Twelve different Penn Medicine Clinical Care Associate (CCA) practices received level III certification for efforts to provide coordinated, efficient care through the Patient Centered Medical Home program run by the National Committee for Quality Assurance (NCQA). This Level III certification is the highest designation granted by the NCQA.

The Penn Medicine CCA practices include: Adolescent and Young Adult Associates, Chestnut Hill Family Medicine, Penn Medicine at Valley Forge (2nd fl.), Kennett Family Practice Associates at Kennett Medical Center, Penn Medicine at Limerick, West Chester Family Practice, Delancey Medical Associates and Executive Health, Internal Medicine at Mayfair, Penn Presbyterian Medical Associates at Penn Presbyterian Medical Center, Bala Cynwyd Medical Associates, PENNCare Medical Associates of Bucks County, and Internal Medicine Associates of Delaware County.

“Our CCA practices, providers and staff alike, deserve all the credit,” said Charles Orellana, MD, senior medical director, Clinical Care Associates. “This accomplishment speaks very highly of our practices’ commitment to improving patient care. The transformation the practices have gone through by optimizing their use of information technology to care for broad patient populations, assuring seamless coordination of care and enacting best practice workflows are all hallmarks of a true patient-centered medical home. Modernization of primary care in this very patient-centered approach is sure to lead to improved outcomes for our patients.”

The three-year designation comes from NCQA’s Physician Practice Connections—Patient-Centered Medical Home (PPC-PCMH) program, which uses evidence-based, patient-centered processes that focus on highly coordinated care and long-term medical professional-patient participatory relationships. The PMCH program strives to improve quality and efficiency of primary care by recognizing practices that support strong partnerships between patients and their clinicians, rather than looking at patient care solely as a series of office visits.

Research has shown promising results in advancing quality of care and decreasing costs by expanding access to more efficient and coordinated care. In this model, clinician-led “medical home” teams deliver patient care and coordinate treatment across the health care system. The medical home clinicians at these Penn Medicine practices exhibit the “benchmarks of patient-centered care, including open scheduling, expanded hours, and appropriate use of proven health information systems,” according to the NCQA. In addition to improving the patient experience, this program helps avoid unneeded hospitalizations and emergency room visits, which can save money for payers, purchasers and patients.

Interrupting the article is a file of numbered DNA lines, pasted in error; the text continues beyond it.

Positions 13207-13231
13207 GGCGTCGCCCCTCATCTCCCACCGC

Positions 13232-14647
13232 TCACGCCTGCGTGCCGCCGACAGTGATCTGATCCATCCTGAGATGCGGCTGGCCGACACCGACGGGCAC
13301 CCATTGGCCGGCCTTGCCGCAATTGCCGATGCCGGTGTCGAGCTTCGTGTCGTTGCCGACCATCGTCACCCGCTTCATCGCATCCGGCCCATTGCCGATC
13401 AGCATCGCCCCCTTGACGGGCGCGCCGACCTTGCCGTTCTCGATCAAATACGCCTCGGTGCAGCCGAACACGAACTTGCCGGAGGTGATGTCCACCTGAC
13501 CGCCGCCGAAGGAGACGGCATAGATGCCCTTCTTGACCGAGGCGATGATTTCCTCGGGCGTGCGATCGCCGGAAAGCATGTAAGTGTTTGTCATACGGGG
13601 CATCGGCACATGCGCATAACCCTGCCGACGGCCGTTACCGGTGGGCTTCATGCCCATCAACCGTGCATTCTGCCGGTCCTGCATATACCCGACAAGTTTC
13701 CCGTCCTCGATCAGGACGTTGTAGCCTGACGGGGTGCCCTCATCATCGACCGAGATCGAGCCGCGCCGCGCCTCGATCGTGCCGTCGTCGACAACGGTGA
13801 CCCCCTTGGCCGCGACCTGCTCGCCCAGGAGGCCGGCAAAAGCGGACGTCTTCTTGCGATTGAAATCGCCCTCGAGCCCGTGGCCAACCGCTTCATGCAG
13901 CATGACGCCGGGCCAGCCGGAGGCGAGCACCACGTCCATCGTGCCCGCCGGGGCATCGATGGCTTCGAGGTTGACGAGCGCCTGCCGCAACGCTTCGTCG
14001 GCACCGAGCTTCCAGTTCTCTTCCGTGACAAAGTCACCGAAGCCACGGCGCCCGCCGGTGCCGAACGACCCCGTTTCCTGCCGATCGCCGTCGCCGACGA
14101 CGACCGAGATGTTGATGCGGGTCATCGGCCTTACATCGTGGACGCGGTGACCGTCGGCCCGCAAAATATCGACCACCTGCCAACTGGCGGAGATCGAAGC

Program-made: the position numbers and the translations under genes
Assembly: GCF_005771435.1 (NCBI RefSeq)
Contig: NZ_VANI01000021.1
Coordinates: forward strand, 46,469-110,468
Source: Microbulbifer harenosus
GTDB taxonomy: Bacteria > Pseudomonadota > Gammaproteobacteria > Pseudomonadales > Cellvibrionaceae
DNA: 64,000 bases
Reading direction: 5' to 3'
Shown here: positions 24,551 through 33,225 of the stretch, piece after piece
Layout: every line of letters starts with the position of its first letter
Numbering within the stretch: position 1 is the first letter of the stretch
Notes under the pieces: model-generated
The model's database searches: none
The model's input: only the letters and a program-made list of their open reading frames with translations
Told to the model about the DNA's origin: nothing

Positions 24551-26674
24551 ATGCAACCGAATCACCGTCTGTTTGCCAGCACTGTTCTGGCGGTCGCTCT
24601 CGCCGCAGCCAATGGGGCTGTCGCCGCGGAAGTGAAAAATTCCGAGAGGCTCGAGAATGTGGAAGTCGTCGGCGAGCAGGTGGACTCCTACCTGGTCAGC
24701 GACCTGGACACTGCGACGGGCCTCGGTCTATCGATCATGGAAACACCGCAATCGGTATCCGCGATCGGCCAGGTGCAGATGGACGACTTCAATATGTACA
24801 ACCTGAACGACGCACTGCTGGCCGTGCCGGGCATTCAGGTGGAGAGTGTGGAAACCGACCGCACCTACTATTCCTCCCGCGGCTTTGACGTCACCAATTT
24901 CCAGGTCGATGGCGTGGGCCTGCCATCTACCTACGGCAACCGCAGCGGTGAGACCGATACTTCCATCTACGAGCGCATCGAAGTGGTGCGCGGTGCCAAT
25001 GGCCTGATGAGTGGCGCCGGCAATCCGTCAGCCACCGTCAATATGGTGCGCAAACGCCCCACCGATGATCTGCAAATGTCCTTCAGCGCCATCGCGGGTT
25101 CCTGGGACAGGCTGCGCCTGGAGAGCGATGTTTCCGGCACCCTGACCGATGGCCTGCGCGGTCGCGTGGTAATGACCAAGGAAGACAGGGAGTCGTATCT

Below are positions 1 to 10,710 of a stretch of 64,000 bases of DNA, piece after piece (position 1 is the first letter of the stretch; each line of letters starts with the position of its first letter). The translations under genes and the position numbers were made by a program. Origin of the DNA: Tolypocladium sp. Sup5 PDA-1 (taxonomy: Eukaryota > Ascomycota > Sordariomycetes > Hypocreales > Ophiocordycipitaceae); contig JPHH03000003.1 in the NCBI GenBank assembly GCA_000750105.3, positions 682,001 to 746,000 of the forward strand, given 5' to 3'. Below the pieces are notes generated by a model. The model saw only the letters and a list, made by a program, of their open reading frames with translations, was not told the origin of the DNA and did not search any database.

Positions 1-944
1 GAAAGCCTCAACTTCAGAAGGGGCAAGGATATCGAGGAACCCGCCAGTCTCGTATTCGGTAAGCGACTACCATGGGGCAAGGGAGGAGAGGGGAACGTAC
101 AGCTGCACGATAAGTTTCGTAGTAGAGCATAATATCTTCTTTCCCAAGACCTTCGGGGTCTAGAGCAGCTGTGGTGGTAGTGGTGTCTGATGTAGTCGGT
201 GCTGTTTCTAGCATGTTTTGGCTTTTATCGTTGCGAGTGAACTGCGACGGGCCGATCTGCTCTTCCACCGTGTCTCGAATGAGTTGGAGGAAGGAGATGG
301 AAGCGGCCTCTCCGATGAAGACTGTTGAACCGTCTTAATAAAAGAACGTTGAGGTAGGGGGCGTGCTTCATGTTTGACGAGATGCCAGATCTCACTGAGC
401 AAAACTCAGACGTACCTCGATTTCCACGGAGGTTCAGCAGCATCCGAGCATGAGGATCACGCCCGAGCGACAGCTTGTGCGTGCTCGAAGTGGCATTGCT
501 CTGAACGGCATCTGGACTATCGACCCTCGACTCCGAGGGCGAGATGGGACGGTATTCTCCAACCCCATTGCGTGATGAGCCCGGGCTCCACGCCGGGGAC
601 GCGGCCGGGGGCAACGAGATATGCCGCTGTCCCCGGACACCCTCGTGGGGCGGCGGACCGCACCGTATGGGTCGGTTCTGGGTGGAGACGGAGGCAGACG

For a complete list of primary care medical practices and clinicians receiving this NCQA honor, visit

Penn Medicine is one of the world's leading academic medical centers, dedicated to the related missions of medical education, biomedical research, and excellence in patient care. Penn Medicine consists of the Raymond and Ruth Perelman School of Medicine at the University of Pennsylvania (founded in 1765 as the nation's first medical school) and the University of Pennsylvania Health System, which together form a $5.3 billion enterprise.

The Perelman School of Medicine has been ranked among the top five medical schools in the United States for the past 18 years, according to U.S. News & World Report's survey of research-oriented medical schools. The School is consistently among the nation's top recipients of funding from the National Institutes of Health, with $373 million awarded in the 2015 fiscal year.

The University of Pennsylvania Health System's patient care facilities include: The Hospital of the University of Pennsylvania and Penn Presbyterian Medical Center -- which are recognized as one of the nation's top "Honor Roll" hospitals by U.S. News & World Report -- Chester County Hospital; Lancaster General Health; Penn Wissahickon Hospice; and Pennsylvania Hospital -- the nation's first hospital, founded in 1751. Additional affiliated inpatient care facilities and services throughout the Philadelphia region include Chestnut Hill Hospital and Good Shepherd Penn Partners, a partnership between Good Shepherd Rehabilitation Network and Penn Medicine.

Penn Medicine is committed to improving lives and health through a variety of community-based programs and activities. In fiscal year 2015, Penn Medicine provided $253.3 million to benefit our community.